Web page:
Q: I've got a co-worker who eats health food. She rattles the food around in plastic containers and crunches loudly. How do I ask her to...
Q: I’ve got a co-worker who eats health food. She rattles the food around in plastic containers and crunches loudly. How do I ask her to stop doing something so personal?
A: The most effective way of asking her to stop making so much noise is to talk about yourself and not criticize her behavior.
Often when we are annoyed at a co-worker, we think we have two choices: shut up and fume, or criticize. In reality, neither choice works.
We are usually reluctant to reveal our own eccentric reactions because it makes us feel weak. We feel more powerful and safe when we tell other people what they are doing wrong.
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The big problem with trying to get people to change by criticizing them is that the person we’re addressing has zero interest in changing while being judged.
Obviously, you have a high sensitivity to noise in your immediate surroundings. You are not good or bad because of this reaction. Just as obviously, your co-worker doesn’t share your sensitivity.
You could tell your co-worker, “I applaud your commitment to health and need your help on something. I’m easily distracted by noise and many of your snack foods are loud. I need your help brainstorming solutions that would work for both of us.”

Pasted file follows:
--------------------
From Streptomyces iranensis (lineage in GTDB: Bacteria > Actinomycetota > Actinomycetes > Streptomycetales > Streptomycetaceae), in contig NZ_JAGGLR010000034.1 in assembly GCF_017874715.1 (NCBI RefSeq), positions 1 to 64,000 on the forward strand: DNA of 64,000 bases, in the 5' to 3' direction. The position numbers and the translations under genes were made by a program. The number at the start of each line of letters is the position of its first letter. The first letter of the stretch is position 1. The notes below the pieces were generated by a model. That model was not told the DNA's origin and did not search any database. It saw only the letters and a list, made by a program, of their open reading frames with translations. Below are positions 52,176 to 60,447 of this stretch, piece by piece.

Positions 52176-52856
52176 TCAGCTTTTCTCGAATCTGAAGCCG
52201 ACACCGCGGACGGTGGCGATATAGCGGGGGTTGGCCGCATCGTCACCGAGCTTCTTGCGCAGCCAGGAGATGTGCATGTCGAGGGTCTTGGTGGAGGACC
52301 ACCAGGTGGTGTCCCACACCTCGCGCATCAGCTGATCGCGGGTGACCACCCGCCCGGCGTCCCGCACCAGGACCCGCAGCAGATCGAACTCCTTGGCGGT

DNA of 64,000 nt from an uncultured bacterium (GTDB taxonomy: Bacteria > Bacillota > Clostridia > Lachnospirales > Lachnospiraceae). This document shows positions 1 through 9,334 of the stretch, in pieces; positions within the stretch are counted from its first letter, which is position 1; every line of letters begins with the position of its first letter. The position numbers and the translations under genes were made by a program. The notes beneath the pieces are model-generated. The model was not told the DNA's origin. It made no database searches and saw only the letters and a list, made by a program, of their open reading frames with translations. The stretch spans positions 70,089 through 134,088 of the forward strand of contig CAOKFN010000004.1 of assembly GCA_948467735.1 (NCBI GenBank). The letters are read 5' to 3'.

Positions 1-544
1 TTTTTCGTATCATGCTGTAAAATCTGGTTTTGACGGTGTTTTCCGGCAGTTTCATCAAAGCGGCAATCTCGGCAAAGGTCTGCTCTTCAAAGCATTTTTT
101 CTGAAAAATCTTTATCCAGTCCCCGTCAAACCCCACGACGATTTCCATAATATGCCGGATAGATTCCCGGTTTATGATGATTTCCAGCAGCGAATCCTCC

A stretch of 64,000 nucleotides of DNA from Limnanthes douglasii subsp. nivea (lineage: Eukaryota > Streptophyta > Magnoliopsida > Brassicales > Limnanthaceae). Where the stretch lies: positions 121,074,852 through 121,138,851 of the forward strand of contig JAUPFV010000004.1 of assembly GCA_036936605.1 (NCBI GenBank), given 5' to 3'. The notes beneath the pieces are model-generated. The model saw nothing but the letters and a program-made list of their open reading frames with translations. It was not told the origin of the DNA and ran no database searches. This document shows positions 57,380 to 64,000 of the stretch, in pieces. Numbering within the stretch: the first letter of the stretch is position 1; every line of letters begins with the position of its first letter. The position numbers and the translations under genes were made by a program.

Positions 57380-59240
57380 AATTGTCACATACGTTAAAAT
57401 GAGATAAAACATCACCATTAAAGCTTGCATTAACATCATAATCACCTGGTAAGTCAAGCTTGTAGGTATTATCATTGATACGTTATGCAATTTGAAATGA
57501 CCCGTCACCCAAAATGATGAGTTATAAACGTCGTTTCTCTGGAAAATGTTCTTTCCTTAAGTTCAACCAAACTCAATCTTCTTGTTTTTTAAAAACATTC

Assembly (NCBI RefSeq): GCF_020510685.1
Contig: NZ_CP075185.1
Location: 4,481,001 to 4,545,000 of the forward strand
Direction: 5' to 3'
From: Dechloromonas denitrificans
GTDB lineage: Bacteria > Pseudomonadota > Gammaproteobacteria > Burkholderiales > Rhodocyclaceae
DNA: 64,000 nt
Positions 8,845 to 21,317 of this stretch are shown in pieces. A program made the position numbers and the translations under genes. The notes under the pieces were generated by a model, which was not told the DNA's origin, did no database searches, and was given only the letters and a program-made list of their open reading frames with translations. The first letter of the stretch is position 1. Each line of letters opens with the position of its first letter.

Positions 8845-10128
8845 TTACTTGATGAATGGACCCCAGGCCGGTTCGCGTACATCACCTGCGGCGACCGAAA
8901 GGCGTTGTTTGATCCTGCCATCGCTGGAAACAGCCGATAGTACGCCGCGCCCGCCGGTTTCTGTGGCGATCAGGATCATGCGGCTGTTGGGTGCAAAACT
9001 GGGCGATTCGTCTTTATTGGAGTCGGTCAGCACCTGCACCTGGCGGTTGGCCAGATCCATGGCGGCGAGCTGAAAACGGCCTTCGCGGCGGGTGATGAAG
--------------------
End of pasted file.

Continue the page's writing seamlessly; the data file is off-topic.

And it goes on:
Most people are enthusiastic about helping you solve a problem if they are not identified as the problem. You could obviously offer to get ear plugs or a white noise machine and ask her what she could do to help you.
If you can keep the focus on her helping you with your problem, she doesn’t have to pick between her self-esteem and helping you.
Most of my clients tell me the hard part of this approach is they don’t like admitting they have a problem. Most of us prefer to think that if other people would just shape up, we wouldn’t have problems. We may feel that asking for help makes us needy and, boy, do we hate being needy.
We forget that most human beings are actually wired to respond to help-seeking behavior in others. We are wired to attack back when we feel attacked.
After the first few times they use this technique, most of my clients decide that feeling temporarily vulnerable is a small price to pay for getting the quiet, peace or results they want in their workplace.
The last word(s)
Q: I have a job that pays my bills. How I find a meaningful job?
A: Pay more attention to what you’re doing now, or “meaningful” future opportunities will be invisible.
Daneen Skube, Ph.D., is an executive coach, trainer, therapist, speaker and author of “Interpersonal Edge: Breakthrough Tools for Talking to Anyone, Anywhere, About Anything” (Hay House, 2006). She can be reached at 1420 N.W. Gilman Blvd., No. 2845, Issaquah, WA 98027-7001; by e-mail at firstname.lastname@example.org; or at www.interpersonaledge.com. Sorry, no personal replies. To read other Daneen Skube columns, go to www.seattletimes.com/daneenskube